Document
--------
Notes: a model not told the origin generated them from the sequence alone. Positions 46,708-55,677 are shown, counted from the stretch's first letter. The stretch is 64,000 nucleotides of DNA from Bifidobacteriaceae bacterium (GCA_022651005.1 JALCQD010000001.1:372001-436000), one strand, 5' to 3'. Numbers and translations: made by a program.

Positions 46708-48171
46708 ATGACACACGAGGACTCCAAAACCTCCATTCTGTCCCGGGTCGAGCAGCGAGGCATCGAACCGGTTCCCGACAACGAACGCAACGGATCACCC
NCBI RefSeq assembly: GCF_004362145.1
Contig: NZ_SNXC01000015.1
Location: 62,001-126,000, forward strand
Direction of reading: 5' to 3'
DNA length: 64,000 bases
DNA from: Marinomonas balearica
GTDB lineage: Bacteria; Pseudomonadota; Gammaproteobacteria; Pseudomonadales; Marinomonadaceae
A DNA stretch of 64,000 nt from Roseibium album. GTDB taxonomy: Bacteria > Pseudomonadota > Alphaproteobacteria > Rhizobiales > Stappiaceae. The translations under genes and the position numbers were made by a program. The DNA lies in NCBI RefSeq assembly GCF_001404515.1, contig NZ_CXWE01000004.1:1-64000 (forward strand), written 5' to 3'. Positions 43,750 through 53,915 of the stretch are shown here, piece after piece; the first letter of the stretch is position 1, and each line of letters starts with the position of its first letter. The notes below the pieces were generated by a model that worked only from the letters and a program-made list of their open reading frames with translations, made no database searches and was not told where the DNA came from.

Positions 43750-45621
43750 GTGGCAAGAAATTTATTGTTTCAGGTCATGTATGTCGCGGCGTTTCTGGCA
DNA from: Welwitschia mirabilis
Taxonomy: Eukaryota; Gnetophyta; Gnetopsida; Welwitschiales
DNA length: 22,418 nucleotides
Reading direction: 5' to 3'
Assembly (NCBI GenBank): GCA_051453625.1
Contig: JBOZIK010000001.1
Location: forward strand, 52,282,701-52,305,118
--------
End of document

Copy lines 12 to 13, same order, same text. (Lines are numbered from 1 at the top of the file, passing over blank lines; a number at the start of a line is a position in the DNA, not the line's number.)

Positions 43750-45621
43750 GTGGCAAGAAATTTATTGTTTCAGGTCATGTATGTCGCGGCGTTTCTGGCA